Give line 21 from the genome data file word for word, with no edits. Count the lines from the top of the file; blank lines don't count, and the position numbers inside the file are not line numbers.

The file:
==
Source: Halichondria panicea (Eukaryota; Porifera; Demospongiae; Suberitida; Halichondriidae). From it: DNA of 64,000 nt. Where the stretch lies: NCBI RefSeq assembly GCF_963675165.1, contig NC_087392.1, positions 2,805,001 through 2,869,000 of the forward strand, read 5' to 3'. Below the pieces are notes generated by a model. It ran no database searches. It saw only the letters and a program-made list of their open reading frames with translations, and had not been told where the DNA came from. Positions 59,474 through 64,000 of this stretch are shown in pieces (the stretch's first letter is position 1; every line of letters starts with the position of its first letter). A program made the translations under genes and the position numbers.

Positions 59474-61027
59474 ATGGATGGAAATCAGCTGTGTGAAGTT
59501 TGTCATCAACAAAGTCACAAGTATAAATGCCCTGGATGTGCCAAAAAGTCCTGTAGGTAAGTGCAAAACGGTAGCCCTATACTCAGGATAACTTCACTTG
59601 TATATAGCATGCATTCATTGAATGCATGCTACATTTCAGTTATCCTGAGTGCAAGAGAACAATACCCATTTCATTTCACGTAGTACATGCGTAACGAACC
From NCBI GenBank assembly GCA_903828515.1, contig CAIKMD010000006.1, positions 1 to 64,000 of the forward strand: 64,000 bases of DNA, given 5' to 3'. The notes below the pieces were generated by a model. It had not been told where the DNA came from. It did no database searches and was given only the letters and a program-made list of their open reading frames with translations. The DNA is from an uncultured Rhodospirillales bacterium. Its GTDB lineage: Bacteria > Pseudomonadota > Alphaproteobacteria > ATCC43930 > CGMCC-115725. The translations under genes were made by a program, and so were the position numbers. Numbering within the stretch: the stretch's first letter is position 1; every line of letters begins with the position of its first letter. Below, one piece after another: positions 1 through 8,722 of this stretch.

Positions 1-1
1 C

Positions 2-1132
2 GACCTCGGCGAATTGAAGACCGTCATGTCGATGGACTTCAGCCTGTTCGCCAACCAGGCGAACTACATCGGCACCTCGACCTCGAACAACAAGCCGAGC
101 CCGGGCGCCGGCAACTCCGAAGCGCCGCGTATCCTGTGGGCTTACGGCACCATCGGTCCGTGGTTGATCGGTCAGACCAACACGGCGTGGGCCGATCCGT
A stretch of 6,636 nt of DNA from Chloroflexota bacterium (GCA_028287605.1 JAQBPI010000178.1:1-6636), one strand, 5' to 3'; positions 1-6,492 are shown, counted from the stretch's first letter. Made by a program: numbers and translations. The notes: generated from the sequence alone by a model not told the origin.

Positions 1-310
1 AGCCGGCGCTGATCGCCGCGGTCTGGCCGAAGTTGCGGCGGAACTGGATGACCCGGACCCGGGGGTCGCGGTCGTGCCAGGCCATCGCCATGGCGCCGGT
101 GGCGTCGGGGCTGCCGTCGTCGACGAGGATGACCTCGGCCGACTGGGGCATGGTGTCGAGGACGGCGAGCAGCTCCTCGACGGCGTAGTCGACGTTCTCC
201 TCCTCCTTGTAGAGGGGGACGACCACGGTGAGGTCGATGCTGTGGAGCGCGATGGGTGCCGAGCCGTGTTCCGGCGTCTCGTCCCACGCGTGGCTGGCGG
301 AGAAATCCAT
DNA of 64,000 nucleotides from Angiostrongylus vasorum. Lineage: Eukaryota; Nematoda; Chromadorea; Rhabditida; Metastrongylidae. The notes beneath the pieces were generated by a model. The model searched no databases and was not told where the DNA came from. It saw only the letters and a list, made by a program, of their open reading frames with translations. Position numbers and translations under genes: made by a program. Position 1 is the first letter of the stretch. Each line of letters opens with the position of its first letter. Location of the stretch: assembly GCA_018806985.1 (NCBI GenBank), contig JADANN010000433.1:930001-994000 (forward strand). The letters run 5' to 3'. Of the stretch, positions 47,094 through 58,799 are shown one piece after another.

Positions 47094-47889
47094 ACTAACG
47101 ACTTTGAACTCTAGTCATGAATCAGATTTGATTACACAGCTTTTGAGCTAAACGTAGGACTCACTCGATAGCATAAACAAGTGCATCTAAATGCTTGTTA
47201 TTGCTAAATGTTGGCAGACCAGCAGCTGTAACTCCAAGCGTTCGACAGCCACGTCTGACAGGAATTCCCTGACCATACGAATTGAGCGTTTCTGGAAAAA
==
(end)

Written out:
47101 ACTTTGAACTCTAGTCATGAATCAGATTTGATTACACAGCTTTTGAGCTAAACGTAGGACTCACTCGATAGCATAAACAAGTGCATCTAAATGCTTGTTA